Community Research and Development Information Service - CORDIS


ULTRALASER Report Summary

Project ID: 267763
Funded under: FP7-IDEAS-ERC
Country: United Kingdom


Nowadays, lasers have become ubiquitous devices equally important in fundamental science, engineering technologies and in a range of practical applications. The progress in laser science and technology is driven by a variety of new applications that these emerging laser systems can open-up. This progress is facilitated by advances in material science, achievements in technology and by the improvement in our understanding of the fundamental laser principles and physics underlying the operation and performance of new types of lasers.

The ULTRALASER project has developed new science and technologies based on the concept of ultra-long lasers. The research included theoretical, numerical and experimental studies of various types of ultra-long fibre lasers and a variety of their immediate and future applications. Lasers are usually considered as sources of coherent light. However, an ultra-long laser cavity implemented in optical fibre can also be thought of as a special type of transmission medium. Such an ultra-long resonator, which can have a length scale of several hundreds of kilometres, is not only an exciting new physical system, but it might also lead to a radical new outlook on transmission of information and secure communications

The length of the cavity is one of the fundamental laser characteristics. As the result of ULTRALASER, a large variety of different types of ultralong laser have been proposed and demonstrated. Innovative designs of ultralong laser based on new underlying physics offer opportunities for creating systems with non-incremental changes of performance characteristics leading to new platform for disruptive progress for telecommunications, spectroscopy, global positioning systems, material processing and bio-medical imaging.

ULTRALASER has explored novel configurations of mode-locked lasers, including isolator-free cavities, and various gain fibres to support generation in 1–2 micron wavelength range. A novel spontaneous pattern formation mechanism in ultralong lasers, due to periodic zig-zag modulation of losses for different spectral components has been discovered. ULTRALASER led to development of new measurement and signal processing techniques to characterise the partially mode-locked and stochastic generation, uncovering its complex intra-cavity dynamics of radiation with localized structures. The project has advanced technology of lasers with greatly extended cavity length and with combination of Raman and rare-earth doped fibre gains to reach high-energy laser generation.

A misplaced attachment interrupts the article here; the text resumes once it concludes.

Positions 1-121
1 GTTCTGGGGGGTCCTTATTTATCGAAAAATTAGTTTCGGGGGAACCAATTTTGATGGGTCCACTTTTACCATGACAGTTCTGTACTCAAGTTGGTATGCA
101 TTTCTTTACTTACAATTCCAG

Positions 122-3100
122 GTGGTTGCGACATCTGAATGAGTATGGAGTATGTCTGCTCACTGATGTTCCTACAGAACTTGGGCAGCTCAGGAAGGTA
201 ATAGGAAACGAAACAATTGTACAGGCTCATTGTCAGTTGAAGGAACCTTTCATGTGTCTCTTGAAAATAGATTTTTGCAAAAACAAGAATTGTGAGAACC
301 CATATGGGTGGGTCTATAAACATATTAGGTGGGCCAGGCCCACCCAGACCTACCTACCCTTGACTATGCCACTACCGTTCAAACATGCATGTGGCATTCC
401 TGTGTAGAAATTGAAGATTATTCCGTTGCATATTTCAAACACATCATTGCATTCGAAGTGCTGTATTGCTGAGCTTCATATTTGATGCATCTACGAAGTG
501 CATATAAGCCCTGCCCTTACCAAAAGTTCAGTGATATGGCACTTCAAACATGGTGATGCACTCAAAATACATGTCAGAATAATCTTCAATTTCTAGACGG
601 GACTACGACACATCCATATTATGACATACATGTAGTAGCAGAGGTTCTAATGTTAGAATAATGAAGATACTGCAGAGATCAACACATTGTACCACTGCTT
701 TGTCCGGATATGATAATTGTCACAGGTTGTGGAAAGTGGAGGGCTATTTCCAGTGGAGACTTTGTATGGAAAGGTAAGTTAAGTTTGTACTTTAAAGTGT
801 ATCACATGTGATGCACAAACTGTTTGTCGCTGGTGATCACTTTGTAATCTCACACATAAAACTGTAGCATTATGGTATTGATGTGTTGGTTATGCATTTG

New type of random distributed feedback lasers, exploiting multiple Rayleigh scattering in fibre core, to generate coherent light in a long fibre amplified through the Raman effect was proposed and developed. Multi-wavelength lasing and high quantum conversion efficiency have been demonstrated.

The research results were adapted to real world applications, such as sensing and telecommunications. Using originally designed and engineered novel low noise CW and pulsed pumps for Raman amplification, we have demonstrated ultralong broadband quasi-lossless signal propagation with low signal variation. The project made strong contribution into development of the nonlinear Fourier transform technique that requires quasi-lossless transmission spans. We have also demonstrated the gyroscopic effect in the rotating femtosecond ring bidirectional fibre laser.
The investigation of ultralong lasers stimulates flow of new ideas from research fields of turbulence and disordered systems into the laser science. Ultralong fibre laser is an excellent test-bed for studying optical wave turbulence, optical rogue waves and disordered systems in photonic experiments providing high precision of measurements.

Overall, the project advanced the physics underlying operation of fibre lasers and revealed new opportunities and directions in high-speed fibre communications, secure communications, laser physics and other fields of science and technology.

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United Kingdom
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